A Ballingry mum is calling on Fife Council to change the way it supports youngsters with Type 1 diabetes amid fears young lives are in danger.
Vicky Masterton has been compelled to transfer both her children from their original schools as she feared for their safety.
Now she wants Fife Council to ensure staff are properly trained to support youngsters with the life-threatening condition and that personal care plans are followed.
“I’m asking for the local authority to protect my children, as they have a duty of care, and to work with me, not against me,” she said.
“I feel as though I’m asking for the world, banging my head against a brick wall, but my kids are my world and it’s my role as a mother to protect them from harm.
“If the tables were turned and it was their children who had a potentially life threatening illness and their care needs weren’t being met, how would they feel?”
The family have been rocked not once but twice with diagnoses of Type 1 diabetes.
Vicky and partner Ross Gray’s youngest, Jordyn, 7, was diagnosed in 2014.
He was moved from Benarty to Lochgelly West primary, something she says “has been worth it” for improved care.
The family were shocked again earlier this year when it was confirmed their eldest, Morgan, now 13, also has Type 1.
Vicky has now made a formal complaint about what she alleges is the negligence of members of Lochgelly High School staff.
Morgan was diagnosed in April, and a care plan was put in place which was being followed. But things were different when the teenager returned after the summer holidays.
Vicky says it came to light that Morgan was left solely responsible for the management of the condition. She was horrified when she discovered Morgan’s blood glucose levels weren’t being checked as per her care plan.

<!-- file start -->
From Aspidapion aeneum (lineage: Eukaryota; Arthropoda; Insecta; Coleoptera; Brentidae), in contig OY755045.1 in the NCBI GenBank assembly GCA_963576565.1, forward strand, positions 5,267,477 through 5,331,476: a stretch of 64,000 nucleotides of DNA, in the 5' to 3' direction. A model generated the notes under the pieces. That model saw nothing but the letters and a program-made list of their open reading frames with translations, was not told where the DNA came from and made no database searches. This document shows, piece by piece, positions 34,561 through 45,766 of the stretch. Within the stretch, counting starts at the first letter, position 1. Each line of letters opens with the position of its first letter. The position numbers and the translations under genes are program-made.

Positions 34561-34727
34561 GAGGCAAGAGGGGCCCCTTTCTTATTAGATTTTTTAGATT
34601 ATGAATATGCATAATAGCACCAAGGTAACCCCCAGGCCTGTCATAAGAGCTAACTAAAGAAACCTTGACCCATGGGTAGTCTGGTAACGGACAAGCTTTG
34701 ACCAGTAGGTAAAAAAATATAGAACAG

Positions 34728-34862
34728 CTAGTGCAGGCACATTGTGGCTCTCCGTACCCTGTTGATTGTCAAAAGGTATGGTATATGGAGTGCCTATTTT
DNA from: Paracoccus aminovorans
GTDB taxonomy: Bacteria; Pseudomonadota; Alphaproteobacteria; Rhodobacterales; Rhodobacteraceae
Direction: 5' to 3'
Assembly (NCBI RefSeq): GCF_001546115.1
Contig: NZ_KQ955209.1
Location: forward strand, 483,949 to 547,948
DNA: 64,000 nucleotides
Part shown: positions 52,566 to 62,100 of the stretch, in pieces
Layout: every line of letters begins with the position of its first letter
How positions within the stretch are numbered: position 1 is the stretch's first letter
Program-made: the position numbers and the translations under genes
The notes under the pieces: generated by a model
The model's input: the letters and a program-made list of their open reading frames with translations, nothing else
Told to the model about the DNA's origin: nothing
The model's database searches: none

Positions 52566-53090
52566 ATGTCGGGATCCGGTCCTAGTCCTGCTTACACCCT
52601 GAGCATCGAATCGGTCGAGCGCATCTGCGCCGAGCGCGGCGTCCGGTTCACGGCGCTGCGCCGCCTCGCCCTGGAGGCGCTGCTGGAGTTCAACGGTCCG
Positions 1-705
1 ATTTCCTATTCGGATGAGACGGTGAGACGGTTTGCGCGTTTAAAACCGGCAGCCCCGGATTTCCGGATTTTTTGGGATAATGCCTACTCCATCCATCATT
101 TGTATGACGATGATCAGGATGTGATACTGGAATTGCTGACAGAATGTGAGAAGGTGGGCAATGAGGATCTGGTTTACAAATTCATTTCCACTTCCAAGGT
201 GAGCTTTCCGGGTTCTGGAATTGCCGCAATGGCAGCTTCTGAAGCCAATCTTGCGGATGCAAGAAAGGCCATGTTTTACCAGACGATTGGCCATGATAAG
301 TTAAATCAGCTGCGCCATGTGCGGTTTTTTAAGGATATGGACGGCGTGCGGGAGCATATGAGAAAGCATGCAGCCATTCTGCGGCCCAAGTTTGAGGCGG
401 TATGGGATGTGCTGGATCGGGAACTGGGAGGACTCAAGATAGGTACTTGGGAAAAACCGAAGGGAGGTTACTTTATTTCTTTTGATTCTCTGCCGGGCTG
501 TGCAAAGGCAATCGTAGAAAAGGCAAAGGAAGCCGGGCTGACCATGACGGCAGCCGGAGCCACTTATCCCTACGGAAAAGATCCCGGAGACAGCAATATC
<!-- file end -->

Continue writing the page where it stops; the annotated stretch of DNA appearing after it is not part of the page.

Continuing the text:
And her daughter was taking quick-acting insulin at lunchtimes.
“This could have potentially led to an overdose or underdose of insulin, leaving her in a critical state or worse, dead,” said Vicky.
During this time, Morgan’s parents were also being called about her behaviour – but Vicky said if the care plan was being adhered to, staff coming into contact with Morgan would have been aware she needed a test to ensure she wasn’t suffering from hypoglycaemia or hyperglycaemia, which can both impact on mood and behaviour.
Vicky says she has been left “bitterly upset” at what she called the unprofessional response of some senior teachers to her concerns. She claimed she had been told to leave the premises during a meeting to discuss the situation.
She added: “I’m very passionate about making changes in Fife schools and the wider community for not only my children but for all the others who battle daily with Type 1 diabetes.”
Fife Council head of education Shelagh McLean said: “The health and wellbeing of our pupils is a top priority for us.
“We are aware of the concerns raised and we’ll continue to work with Ms Masterson (sic) to resolve these.”